The race was scheduled to start on Friday September 22 at Lake Harmony, Pennsylvania from the Split Rock Resort. Lake Harmony is a beautiful little lake south of Scranton, surrounded by state parks, game reserves, and just a few miles south is the Appalachian Trail. I registered the team and got all of our race swag by the time Jess and Brad arrived. We were in a bit of a time-crunch since we needed to drop our bikes off at TA1 (transition area 1) and be back for the athlete meeting by 7pm, and it was already 5:45 and TA1 was 40 minutes away from the resort. We quickly got into our cars and drove to transition guided by my spotty phone GPS that was struggling to find roads that didn’t have tolls. Luckily, we caught up to a Jeep with bikes on the back, so we followed it hoping it was also going to transition.
We unpacked our bikes and began prepping them as fast as we could. It didn’t help that the sun was setting and it was already getting dark.
Your bike in an adventure race is very different than Ironman or triathlon. First of all, it’s a mountain bike. Second, you have to be ready to repair almost any mechanical problem on your own, beyond just a flat tire. I packed two spare tubes, four CO2 cartridges, a multi-tool, spare chain, chain breaker, patch kit, and a whole roll of electrical tape. And thirdly, you have to be equipped with lighting for night riding. For this I had a AAA battery powered tail light, and a rechargeable front light mounted to my bars with a spare battery I carried in my pack.
We finished with our bikes and left back for the resort in a hurry. We had 10 minutes left to drive 40 minutes away or we would be late for the athlete meeting. Pedal to the floor.
At the resort, we caught most of the briefing, which was basically just reading the rules to us. We had already read these in the race package, so were relieved to know we didn’t miss anything important. We did, however, find out that there would be no transition bins, and we would not get our race maps until 5am race morning.
This was a bit of a curve-ball. How can you plan food and drink for 30 hours, when you don’t even know where transitions are, or where you can refill your water? We didn’t even know where the race was starting, just that we would be taken by bus at 7:30am for about an hour to the race start. There were so many unknowns and it was driving me a bit screwy because I couldn’t plan ANYTHING to give me peace of mind. We chatted as a team afterwards and decided that we would just pack all that we could, and plan for every possibility. They can’t make it that crazy of a course if we don’t get to see the maps until just before the race starts… could they?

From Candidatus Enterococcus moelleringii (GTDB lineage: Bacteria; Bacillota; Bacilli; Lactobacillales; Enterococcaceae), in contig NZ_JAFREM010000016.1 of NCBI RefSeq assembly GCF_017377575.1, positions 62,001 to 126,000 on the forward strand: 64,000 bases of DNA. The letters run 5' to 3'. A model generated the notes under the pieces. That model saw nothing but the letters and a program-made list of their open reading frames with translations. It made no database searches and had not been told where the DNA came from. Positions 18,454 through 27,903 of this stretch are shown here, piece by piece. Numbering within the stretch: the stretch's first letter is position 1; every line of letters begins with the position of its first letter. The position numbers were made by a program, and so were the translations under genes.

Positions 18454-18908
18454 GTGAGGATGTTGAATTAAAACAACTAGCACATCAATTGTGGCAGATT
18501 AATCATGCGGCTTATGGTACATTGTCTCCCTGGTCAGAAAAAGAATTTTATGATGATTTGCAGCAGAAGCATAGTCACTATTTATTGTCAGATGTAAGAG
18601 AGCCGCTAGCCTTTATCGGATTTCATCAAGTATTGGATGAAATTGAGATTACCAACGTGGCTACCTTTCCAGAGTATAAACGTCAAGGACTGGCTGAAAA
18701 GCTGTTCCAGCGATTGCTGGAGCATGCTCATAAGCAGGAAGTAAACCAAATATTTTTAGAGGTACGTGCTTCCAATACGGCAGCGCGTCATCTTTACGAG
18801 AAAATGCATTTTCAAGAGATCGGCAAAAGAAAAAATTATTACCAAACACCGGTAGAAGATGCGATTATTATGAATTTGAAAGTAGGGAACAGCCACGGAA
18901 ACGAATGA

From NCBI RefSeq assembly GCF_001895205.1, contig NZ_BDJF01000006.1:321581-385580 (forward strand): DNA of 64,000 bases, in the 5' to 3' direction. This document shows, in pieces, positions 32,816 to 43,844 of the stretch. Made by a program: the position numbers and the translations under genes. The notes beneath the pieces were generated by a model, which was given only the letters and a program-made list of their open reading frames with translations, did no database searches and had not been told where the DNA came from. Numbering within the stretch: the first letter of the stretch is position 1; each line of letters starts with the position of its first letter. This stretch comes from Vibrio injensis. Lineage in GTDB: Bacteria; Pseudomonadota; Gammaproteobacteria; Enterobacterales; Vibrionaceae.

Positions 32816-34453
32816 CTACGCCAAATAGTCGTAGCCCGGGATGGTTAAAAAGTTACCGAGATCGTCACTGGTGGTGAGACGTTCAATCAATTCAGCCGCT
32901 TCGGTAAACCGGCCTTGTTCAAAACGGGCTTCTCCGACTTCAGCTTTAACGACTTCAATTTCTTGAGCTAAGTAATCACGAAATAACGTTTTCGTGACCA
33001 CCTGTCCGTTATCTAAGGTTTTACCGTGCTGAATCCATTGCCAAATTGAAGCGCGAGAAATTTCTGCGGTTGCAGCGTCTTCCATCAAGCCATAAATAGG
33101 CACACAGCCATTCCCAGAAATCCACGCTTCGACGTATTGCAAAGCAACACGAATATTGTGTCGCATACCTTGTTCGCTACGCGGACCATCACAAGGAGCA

Back at our room, we filled zip-lock bags with hordes of junk food. My personal favourites were Chips Ahoy! cookies and coffee crisp bars. In total, there were about 6000 calories in each of our bags, and several litres of water and drinks between us. We also packed an entire change of clothes, and some wipes for when nature calls. By this time, it was nearly 9:30pm and we had to be up at 4:30am. We were cutting into our precious sleep time and so went to bed as soon as we finished packing. My pizza sub from dinner was gurgling loudly in my stomach as I tried to fall asleep, but I ignored it and fell into the pillow.
That’s all for this week, friends. If you have comments or questions for Ed, leave them in the comments. Looking forward to sharing the next edition of his recap with you next Monday!
Another little general item – if you are wanting to enter my Amazing Grass Giveaway, you have until this Friday to visit the post and leave a comment. I will be announcing the winner at the end of the week.